American Suburbia: Creating the Illusion of Safety
Many neighborhoods are designed with meandering curves and cul-de-sacs intended to maximize the views and privacy of homeowners, but these designs create a feeling of comfort and an illusion of safety that’s responsible for a significant number of automobile accidents. Individuals who live in neighborhoods tend to drive approximately 18% more than residents of denser residential areas such as apartment complexes and city towers. These factors come together to increase the risk of having an automobile accident in a residential neighborhood.
The Illusion of Safety
Many homeowners and individuals who travel into the neighborhood frequently fall victim to a false sense of security that causes many to relax and tune out to potential dangers. Additionally, many motorists begin driving before adjusting seats, lights, mirrors, control knobs, etc. These distractions take the driver’s focus off the road and increase the potential for causing an automobile accident. Up to 33% of all automobile accidents occur less than 1 mile from an individual’s front door.
Among the most dangerous features within residential neighborhoods are cul-de-sacs which create blind corners, sharp curves, and confined spaces packed with parked vehicles, children playing, portable storage containers, and trash bins for motorists to navigate. These features limit visibility and increase the potential of head-on and side-impact collisions. They also significantly increase the potential of pedestrian accidents as many individuals ride their bikes, skateboard, or take evening strolls through the neighborhood. Even at low speeds, the impact from a vehicle colliding with a pedestrian can cause serious, life-threatening injuries.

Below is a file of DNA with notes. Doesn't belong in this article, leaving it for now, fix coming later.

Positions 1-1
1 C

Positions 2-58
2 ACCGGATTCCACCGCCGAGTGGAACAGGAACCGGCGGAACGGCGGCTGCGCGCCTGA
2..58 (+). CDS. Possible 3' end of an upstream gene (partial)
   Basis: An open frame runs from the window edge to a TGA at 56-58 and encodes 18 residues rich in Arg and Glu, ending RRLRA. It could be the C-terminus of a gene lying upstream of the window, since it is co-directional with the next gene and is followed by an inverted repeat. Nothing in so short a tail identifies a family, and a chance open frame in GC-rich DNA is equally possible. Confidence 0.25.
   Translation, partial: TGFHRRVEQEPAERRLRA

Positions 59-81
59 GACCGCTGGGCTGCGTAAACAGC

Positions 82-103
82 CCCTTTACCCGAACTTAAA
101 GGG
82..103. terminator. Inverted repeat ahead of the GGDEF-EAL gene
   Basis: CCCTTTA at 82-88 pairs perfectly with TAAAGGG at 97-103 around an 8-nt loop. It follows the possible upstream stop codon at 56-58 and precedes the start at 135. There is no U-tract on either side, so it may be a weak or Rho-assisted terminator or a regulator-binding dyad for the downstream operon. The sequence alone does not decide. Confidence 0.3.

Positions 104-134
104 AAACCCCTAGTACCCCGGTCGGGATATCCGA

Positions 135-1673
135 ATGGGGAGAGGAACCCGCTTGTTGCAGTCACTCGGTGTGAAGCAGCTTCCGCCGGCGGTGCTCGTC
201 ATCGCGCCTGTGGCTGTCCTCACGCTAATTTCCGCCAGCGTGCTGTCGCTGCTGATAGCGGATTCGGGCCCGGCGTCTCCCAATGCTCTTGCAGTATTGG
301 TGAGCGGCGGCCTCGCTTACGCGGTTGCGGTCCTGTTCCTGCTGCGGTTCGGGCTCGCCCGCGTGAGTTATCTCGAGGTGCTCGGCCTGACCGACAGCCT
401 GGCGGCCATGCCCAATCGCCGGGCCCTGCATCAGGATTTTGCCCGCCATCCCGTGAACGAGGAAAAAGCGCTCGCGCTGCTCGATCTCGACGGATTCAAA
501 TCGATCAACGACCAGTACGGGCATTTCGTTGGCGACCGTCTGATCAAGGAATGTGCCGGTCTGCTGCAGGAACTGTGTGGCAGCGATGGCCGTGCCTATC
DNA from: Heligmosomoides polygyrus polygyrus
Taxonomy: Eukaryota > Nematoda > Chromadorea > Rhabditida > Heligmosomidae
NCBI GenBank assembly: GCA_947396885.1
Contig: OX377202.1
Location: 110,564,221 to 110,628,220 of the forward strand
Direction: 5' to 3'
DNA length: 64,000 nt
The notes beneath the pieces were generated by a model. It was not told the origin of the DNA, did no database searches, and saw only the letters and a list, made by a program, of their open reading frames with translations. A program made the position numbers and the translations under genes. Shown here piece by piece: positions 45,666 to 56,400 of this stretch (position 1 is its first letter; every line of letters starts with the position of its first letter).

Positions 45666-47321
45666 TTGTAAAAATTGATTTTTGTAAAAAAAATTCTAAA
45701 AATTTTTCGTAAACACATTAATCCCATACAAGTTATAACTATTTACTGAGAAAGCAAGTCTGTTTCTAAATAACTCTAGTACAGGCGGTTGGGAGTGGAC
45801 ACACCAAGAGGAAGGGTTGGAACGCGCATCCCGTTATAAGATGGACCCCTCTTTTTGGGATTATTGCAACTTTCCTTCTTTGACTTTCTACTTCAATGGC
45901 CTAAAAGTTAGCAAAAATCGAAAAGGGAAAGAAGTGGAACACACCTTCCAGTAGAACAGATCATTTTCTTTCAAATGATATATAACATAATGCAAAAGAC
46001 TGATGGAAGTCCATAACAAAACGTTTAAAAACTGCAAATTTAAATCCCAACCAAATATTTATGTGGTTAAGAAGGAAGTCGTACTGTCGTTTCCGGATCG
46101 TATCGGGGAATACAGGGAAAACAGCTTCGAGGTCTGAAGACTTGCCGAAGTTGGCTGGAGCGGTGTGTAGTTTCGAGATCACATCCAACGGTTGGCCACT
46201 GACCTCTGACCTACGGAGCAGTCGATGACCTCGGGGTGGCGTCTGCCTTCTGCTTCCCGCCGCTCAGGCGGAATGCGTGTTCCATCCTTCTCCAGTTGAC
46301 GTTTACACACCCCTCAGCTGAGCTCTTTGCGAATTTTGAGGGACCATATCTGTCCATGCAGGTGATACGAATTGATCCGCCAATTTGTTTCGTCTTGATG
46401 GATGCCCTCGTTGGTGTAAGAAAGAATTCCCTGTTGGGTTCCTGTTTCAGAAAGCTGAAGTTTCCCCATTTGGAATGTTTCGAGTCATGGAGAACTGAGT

Who is Liable for Accidents in Neighborhoods?
Individual motorists can be held liable for the personal injuries their actions behind the wheel such as speeding, drinking while driving, driving while distracted etc., can cause. However, when an accident occurs in a neighborhood, drivers may not be the only ones liable for causing an accident. Subdivision developers may be held liable for poor road design and layout that limits the visibility of motorists. Contractors can be liable for the installation of faulty roadwork or drainage systems that create conditions that contribute to an accident. Even individual homeowners can be liable for blocking the road with portable trailers, vehicles, trash bins and other obstacles that create hazards to navigation within the roadway.